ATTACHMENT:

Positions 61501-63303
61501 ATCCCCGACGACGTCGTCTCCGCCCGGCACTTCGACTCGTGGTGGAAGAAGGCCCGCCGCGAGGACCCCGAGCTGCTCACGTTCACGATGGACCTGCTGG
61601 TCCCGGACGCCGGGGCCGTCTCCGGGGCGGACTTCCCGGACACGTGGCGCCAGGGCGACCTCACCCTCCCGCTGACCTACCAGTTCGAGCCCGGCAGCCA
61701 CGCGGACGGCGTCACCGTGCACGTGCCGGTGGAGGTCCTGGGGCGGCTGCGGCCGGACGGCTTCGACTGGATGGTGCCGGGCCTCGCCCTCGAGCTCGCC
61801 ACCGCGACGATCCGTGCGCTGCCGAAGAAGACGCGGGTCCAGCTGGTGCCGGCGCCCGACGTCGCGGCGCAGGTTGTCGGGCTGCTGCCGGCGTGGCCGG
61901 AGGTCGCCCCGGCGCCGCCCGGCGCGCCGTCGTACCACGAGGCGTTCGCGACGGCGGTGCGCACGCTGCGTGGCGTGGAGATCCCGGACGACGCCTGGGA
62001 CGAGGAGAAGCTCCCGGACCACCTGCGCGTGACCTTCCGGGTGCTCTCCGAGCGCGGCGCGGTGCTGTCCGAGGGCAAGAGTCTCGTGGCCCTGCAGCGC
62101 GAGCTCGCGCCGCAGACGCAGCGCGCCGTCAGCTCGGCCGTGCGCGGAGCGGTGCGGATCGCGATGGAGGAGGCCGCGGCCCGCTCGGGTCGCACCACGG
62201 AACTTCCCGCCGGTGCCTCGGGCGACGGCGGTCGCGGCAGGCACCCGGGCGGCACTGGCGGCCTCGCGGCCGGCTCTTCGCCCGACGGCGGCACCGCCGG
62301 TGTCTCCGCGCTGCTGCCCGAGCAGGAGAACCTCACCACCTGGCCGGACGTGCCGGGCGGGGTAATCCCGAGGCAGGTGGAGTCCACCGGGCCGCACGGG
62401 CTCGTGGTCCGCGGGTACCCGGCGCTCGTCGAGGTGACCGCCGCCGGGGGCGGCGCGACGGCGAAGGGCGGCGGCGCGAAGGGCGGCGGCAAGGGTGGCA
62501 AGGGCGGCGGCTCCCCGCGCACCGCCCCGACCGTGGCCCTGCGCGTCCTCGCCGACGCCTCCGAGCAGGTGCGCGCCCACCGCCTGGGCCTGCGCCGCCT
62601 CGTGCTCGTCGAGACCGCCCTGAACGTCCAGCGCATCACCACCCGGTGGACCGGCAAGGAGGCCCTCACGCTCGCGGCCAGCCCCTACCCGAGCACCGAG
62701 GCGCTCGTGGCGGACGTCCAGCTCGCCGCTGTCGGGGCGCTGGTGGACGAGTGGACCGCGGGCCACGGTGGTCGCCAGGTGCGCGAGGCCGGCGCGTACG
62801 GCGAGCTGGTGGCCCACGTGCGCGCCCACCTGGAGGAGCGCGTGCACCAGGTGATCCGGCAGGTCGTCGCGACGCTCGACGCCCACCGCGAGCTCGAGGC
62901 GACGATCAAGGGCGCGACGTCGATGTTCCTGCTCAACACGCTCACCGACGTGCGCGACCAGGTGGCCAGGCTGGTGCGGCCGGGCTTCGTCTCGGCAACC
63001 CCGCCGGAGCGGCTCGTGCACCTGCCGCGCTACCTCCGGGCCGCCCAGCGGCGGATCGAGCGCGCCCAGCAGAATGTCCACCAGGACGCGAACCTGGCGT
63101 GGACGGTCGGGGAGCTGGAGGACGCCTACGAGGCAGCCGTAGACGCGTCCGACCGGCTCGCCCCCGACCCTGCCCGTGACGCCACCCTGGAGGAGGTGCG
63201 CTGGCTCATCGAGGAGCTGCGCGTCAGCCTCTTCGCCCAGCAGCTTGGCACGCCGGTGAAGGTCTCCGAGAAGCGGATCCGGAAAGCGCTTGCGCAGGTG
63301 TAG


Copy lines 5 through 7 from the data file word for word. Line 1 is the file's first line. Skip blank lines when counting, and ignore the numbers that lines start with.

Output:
61801 ACCGCGACGATCCGTGCGCTGCCGAAGAAGACGCGGGTCCAGCTGGTGCCGGCGCCCGACGTCGCGGCGCAGGTTGTCGGGCTGCTGCCGGCGTGGCCGG
61901 AGGTCGCCCCGGCGCCGCCCGGCGCGCCGTCGTACCACGAGGCGTTCGCGACGGCGGTGCGCACGCTGCGTGGCGTGGAGATCCCGGACGACGCCTGGGA
62001 CGAGGAGAAGCTCCCGGACCACCTGCGCGTGACCTTCCGGGTGCTCTCCGAGCGCGGCGCGGTGCTGTCCGAGGGCAAGAGTCTCGTGGCCCTGCAGCGC